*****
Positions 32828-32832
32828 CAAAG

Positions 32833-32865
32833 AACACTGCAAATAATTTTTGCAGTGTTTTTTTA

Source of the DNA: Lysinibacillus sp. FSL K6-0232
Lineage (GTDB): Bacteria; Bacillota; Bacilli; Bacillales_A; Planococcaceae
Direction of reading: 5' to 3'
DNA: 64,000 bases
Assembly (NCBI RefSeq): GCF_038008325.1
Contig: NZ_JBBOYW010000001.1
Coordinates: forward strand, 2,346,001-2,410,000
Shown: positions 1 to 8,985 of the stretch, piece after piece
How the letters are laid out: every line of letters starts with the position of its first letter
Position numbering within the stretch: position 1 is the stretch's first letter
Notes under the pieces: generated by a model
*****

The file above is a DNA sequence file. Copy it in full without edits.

Positions 32828-32832
32828 CAAAG

Positions 32833-32865
32833 AACACTGCAAATAATTTTTGCAGTGTTTTTTTA

Source of the DNA: Lysinibacillus sp. FSL K6-0232
Lineage (GTDB): Bacteria; Bacillota; Bacilli; Bacillales_A; Planococcaceae
Direction of reading: 5' to 3'
DNA: 64,000 bases
Assembly (NCBI RefSeq): GCF_038008325.1
Contig: NZ_JBBOYW010000001.1
Coordinates: forward strand, 2,346,001-2,410,000
Shown: positions 1 to 8,985 of the stretch, piece after piece
How the letters are laid out: every line of letters starts with the position of its first letter
Position numbering within the stretch: position 1 is the stretch's first letter
Notes under the pieces: generated by a model